"Sparky, you know we can't send those suckers out on a whim. Get back to work."

"Please. Send me a chopper. I've never played games on you before, have I? I don't even know how. Just do it, please?"

After a long pause, they relented. "Ten-four."

Steve edged out to where he could see up. The dragon's mouth hung open, panting from exertion, steam wisping from its nostrils. It hadn't moved as he talked to HQ, but now, began to thrash around again. Steve ducked as branches rained down under the sinewy neck.

The dragon roared.

The sound was horrendous. Steve clapped his hands over his ears and joined his walkie-talkie on the ground. The sound reverberated through his bones. Echoes rolled down the slope. After a while, he eased his hands from his ears. The dragon was grunting and thrashing around.

The whiff-whiff sound of the chopper came to Steve. He picked up his walkie-talkie as a sputtering sound came over it. Then....

"What the hell...?"

"Thought I was crazy or joking, didn't you?" Steve said. "What do you see?"

"I see a gawdamn dragon--I think."

"What a relief. What are we going to do about it?"

"What are we going to do about it? We are going to do nothing about it. What you do about is your problem."

"Me! What the he...heck am I going to do about this?"

"That's your problem. We're gone." And the whiff-whiff of the chopper began to fade.

"WAIT! You can't leave me like this. I don't know anything about dragons. What should I do?"

"Show a little initiative, Sparky. You'll never move up if you don't learn to make decisions. Let us know how it goes."

Before Steve could reply, the dragon pointed its nose into the air and roared again. Steve dropped the walkie-talkie and covered his ears. When he loosened his fingers, another sound reached his ears. The ominous crackle of flames. He scrambled out from under the pine tree and looked around. He grabbed up the walkie-talkie.

"Get the hell out here with fire equipment. This jerk dragon has ignited the forest and we're gonna be up to our asses in flames real quick. The wind's picking up and this forest is gonna be a goner." A foul word was the response.

Steve raced back to the jeep and broke out his fire equipment--a shovel, an axe and burlap bags like Ed had given him on that long-ago snipe hunt. Steve wet the bags from the fifty-gallon water drum kept in the jeep for that purpose. It would be impossible to stop the fire himself, but he could start digging out some of the underbrush and swat out some of the lesser flames with the wet bags.

Forty minutes of frantic digging, chopping, and swatting later, he was exhausted. He stopped to wipe sweat from his forehead and to turn his head from the smoke and flames to get a breath of fresher air. He was grateful as he turned to see other firefighters joining him with firebreak equipment, including a bulldozer that began clearing out some of the trees nearer the access road. They would have to hurry to beat the fire there, so Steve and the others fell back to the broad band of dirt the 'dozer was making and cleared out the underbrush as well as they could. The smoke and flames made a thick wall between the firefighters and the cause of the fire. As he worked, Steve wondered if a dragon could be roasted in its own fire? That'd solve the problem. Nah, never happen.

Two choppers dumped chemicals on the fire, which helped, but that wouldn't do the whole job. They worked on. A news chopper could occasionally be glimpsed through the trees and flames. Film vans began arriving.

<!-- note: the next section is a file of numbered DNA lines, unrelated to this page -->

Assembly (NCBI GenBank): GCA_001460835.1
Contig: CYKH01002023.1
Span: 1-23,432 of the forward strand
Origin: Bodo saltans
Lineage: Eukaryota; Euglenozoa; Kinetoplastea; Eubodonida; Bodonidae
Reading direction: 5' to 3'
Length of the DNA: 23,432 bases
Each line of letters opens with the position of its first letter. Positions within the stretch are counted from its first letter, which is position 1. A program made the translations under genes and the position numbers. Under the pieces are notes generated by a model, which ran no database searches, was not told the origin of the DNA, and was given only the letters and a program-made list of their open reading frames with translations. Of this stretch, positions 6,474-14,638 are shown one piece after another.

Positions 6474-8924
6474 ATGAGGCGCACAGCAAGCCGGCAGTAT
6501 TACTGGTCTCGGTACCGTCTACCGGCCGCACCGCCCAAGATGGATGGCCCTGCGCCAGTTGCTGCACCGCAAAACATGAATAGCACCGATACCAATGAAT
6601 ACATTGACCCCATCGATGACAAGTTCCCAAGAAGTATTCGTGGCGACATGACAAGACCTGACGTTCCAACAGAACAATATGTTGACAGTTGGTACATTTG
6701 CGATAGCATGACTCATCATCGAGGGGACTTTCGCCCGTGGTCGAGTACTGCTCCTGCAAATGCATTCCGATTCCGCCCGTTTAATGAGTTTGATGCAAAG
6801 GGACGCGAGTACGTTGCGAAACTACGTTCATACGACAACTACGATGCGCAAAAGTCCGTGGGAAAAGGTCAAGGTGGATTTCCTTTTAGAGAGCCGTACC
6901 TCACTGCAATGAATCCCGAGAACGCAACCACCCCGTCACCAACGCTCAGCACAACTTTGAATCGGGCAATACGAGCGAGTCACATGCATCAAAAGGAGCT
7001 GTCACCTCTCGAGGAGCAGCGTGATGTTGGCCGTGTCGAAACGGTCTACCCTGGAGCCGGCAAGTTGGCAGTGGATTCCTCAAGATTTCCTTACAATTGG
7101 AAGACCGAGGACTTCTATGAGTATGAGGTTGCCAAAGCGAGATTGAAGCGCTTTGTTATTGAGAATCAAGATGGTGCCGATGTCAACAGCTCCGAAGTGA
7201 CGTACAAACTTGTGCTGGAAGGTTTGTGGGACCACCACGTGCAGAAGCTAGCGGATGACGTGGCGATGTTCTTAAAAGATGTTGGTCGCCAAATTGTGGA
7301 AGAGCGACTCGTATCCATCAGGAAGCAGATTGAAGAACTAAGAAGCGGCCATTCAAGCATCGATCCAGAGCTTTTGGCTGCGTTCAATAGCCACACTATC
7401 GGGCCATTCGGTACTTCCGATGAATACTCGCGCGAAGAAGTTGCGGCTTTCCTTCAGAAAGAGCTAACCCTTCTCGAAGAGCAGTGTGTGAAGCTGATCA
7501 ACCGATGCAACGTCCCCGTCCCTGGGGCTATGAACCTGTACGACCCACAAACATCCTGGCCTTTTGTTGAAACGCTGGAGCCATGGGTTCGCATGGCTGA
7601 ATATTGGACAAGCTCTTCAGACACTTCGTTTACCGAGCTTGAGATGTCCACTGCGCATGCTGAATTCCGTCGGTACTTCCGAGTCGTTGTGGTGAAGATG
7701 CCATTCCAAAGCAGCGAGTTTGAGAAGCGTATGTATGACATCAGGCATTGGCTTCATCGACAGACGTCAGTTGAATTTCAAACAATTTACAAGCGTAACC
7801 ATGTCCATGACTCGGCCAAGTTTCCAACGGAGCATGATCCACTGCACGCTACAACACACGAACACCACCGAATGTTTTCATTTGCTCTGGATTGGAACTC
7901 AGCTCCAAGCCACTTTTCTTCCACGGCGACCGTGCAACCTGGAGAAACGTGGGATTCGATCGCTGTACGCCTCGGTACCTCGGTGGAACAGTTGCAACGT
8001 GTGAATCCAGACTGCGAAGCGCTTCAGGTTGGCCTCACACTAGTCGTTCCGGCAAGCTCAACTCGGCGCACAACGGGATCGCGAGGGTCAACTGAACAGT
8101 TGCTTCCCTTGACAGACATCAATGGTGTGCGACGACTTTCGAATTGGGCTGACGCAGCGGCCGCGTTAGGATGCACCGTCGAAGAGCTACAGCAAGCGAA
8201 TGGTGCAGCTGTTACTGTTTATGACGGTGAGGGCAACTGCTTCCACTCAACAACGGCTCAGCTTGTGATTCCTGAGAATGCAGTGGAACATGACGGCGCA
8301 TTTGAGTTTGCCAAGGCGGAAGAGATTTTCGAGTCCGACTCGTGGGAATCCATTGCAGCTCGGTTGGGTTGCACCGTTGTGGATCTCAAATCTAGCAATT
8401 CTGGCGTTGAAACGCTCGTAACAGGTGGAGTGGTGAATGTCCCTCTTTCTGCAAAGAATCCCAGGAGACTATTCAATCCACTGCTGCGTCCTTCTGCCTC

Three hours and five drops from the choppers later, the fire was out. Steve turned to thank the others and ask their advice on the original problem. They were all staring, gape-mouthed, at the dragon which could be glimpsed through the smoke wafting about. They glanced at Steve, took firmer grips on their equipment and ran.

Steve looked at the beast, which had not only survived the fire, but wasn't even scorched. Not my problem. He sprinted for the jeep.

When he got there, he turned to see that the dragon had finally thrashed itself into an upright position on its four legs and was lifting its wings. Somehow, the wings didn't seem quite right for the body and head. It crossed Steve's mind that this might be a young dragon, just learning how to fly. God, he thought, if this is a young dragon, where're its parents? He groaned. A reporter stepped up to him with a microphone.

"Can you tell us what happened, Ranger?"

An idea occurred to him, "No, I can't, but you can ask Ranger Ed Simmons at Blacktop Base. He knows all about it." The reporter ran for his van, trailed by his cameraman.

Steve sat in the jeep and watched as the dragon began a majestic rise into the sky. For now, it seemed to have control of the awkward-looking wings.

Soon, Steve could only see a small, dark dot in the sky. Then, even that was gone. He drove back to the tower and go on the radio.

"All jokes aside, how the hell do you guys want to report this?" he asked.

"Report?" Ed came back, "Report what. Not a thing happened all day."

"How you gonna explain the big burned area," Steve asked facetiously, "not to mention men, equipment and chemicals used to put that sucker out?"



Off-mike at HQ, Steve heard the babble of voices calling questions to Ed about the dragon and fire.

Steve flipped the radio off and grinned. He pulled out the forms he needed and began filling out the report. When he got to the line for 'Cause of Fire,' he looked at it for a while, then wrote, "Lightning." From a clear blue sky.

The End

Copyright © 2002 by Chris Upson

Chris Upson was born and educated in Indiana and received her B.A. in Liberal Arts from Indiana University. She now lives in Tennessee. She has published a short story, "Why Monkeys Fly" in Yellow Bricks and Ruby Slippers, a Wizard of Oz Anthology from Daniel and Daniel Publishing and another short story in Wild Child Magazine. She is a member of "Critters Workshop."